Sun, 15 Dec 2019

The latest attempt to get President Cyril Ramaphosa to visit the community of Marikana has failed. The attempt came via a commitment by trade union federation Cosatu three months ago.

Cosatu and its affiliate, the National Union of Mineworkers (NUM), will convene a rally in the small mining area on Sunday, in the Marikana West community hall.

The federation will attend the rally alongside all its affiliated unions and representatives of alliance partners in the ANC, SA Communist Party (SACP) and SA National Civic Organisation (Sanco).

Three months ago, Cosatu president Zingiswa Losi said the federation union committed to ensuring that Ramaphosa would get to visit the North West informal settlement and surrounding communities. She added that talks were at an advanced stage.

READ MORE: Talks ongoing for Ramaphosa to visit Marikana - Cosatu

Cosatu's deputy secretary-general Solly Phetoe said Ramaphosa had indicated he would attend the rally, "however there were delays with finalising the date and venue".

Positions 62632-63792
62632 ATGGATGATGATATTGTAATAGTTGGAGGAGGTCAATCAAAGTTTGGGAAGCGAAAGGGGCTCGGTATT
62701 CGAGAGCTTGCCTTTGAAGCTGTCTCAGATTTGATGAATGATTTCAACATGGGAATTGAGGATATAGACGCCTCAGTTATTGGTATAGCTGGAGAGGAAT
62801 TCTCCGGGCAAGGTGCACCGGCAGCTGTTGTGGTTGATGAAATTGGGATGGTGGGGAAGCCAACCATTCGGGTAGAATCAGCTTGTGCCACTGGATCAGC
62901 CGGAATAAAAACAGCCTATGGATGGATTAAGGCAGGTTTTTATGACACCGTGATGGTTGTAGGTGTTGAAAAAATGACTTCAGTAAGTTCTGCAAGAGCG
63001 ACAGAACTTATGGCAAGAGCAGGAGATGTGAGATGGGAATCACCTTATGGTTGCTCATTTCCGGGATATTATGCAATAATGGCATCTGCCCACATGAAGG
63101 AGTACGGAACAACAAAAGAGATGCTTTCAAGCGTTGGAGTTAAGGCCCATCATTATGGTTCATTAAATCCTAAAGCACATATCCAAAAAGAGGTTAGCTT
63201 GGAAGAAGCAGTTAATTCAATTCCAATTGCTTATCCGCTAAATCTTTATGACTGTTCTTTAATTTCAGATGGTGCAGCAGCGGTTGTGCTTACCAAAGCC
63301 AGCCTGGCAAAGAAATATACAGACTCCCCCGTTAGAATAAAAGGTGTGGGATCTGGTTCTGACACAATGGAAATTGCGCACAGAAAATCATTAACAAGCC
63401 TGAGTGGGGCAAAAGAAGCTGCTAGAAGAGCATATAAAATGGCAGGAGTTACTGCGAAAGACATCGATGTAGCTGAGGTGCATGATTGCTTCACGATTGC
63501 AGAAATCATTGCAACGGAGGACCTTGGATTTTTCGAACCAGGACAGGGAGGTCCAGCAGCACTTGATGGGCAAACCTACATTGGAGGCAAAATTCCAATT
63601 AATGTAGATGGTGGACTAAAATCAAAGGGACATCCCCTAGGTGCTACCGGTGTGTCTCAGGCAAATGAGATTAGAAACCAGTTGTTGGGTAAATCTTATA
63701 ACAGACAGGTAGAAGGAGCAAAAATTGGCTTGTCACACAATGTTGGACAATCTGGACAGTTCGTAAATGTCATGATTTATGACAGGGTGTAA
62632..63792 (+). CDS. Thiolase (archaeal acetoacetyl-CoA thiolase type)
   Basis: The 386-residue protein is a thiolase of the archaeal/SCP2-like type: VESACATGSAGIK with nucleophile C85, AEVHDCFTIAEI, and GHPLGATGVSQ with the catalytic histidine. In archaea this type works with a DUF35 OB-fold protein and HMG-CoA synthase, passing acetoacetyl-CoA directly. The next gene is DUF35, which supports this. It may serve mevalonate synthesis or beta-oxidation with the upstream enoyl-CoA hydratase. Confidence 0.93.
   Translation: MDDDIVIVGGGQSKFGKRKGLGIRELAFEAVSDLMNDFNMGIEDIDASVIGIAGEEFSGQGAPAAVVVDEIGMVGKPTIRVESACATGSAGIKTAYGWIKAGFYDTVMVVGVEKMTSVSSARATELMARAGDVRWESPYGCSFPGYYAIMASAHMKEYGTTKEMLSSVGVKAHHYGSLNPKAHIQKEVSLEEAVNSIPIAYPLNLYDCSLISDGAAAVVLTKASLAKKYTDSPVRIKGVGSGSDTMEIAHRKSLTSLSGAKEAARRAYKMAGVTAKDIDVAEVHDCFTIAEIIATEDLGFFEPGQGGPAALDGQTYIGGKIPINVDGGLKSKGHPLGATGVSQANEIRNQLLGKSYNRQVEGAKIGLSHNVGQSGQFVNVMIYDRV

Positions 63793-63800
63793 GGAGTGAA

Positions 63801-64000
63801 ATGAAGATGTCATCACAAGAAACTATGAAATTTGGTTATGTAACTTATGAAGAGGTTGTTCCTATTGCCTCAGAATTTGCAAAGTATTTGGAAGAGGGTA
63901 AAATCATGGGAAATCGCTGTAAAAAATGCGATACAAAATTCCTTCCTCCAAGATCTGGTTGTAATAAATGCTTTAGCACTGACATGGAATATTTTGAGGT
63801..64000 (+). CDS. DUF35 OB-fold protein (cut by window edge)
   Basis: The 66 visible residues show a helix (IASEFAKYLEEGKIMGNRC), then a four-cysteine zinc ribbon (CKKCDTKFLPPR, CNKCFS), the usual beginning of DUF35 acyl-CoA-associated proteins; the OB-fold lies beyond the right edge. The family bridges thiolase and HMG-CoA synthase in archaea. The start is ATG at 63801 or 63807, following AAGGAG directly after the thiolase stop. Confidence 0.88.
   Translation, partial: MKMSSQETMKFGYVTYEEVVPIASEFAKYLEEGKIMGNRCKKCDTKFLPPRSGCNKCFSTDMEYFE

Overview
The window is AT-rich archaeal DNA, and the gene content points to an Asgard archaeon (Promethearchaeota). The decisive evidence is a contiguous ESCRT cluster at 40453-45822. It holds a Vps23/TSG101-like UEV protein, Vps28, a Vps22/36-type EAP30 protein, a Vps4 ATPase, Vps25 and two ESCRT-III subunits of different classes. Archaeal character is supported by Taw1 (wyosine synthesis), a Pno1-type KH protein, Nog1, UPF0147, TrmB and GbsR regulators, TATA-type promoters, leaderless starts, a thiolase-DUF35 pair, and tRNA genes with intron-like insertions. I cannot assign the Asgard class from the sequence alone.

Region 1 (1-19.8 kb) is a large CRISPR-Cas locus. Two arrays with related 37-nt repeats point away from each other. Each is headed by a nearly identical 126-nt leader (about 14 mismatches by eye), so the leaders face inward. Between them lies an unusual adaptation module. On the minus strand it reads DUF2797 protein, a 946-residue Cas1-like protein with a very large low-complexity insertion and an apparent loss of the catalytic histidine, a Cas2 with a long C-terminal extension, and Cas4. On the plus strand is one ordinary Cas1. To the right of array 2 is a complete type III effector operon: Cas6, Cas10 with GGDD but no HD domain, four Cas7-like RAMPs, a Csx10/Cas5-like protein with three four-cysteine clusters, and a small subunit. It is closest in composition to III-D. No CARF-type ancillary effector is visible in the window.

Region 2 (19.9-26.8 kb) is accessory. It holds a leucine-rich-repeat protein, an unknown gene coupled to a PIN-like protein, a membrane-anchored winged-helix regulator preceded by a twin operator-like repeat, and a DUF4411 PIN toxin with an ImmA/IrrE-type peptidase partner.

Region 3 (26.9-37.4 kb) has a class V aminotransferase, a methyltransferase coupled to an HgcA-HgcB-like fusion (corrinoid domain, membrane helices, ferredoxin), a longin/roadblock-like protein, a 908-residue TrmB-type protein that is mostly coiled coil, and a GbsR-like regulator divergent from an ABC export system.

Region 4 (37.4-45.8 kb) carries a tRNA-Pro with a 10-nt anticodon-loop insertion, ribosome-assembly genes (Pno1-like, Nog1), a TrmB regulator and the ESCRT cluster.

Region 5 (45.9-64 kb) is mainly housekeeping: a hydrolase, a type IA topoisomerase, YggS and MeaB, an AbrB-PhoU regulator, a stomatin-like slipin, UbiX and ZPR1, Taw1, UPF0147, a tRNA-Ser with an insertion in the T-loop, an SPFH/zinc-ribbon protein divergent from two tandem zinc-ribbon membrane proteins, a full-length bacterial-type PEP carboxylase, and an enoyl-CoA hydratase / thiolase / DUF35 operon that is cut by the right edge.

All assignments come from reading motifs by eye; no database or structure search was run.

"The president is still committed that he will have to make time to visit Marikana. This is the beginning of the engagement with the Marikana community," he said.

While on the campaign trail in the Eastern Cape in 2017, Ramaphosa indicated his desire to visit the mining town where 34 people died in unrest following a mining strike.

Speaking to Rhodes University students during the rally, the then-deputy president apologised for the manner in which the Marikana massacre unfolded, saying he was sorry for the type of language he had used at the time.

Ramaphosa told students he had intervened in the Lonmin mine strike in Marikana to prevent further deaths.

On the eve of the Marikana massacre, Ramaphosa allegedly said in an email discussion between Lonmin management and government officials that events around the strike "are plainly dastardly criminal acts and must be characterised as such".

Ramaphosa was responding in a question and answer session where one student asked him to address the Marikana massacre.

"You say you want to appeal to my conscience," Ramaphosa said at the time. "My conscience is that I participated in trying to stop further deaths from happening."

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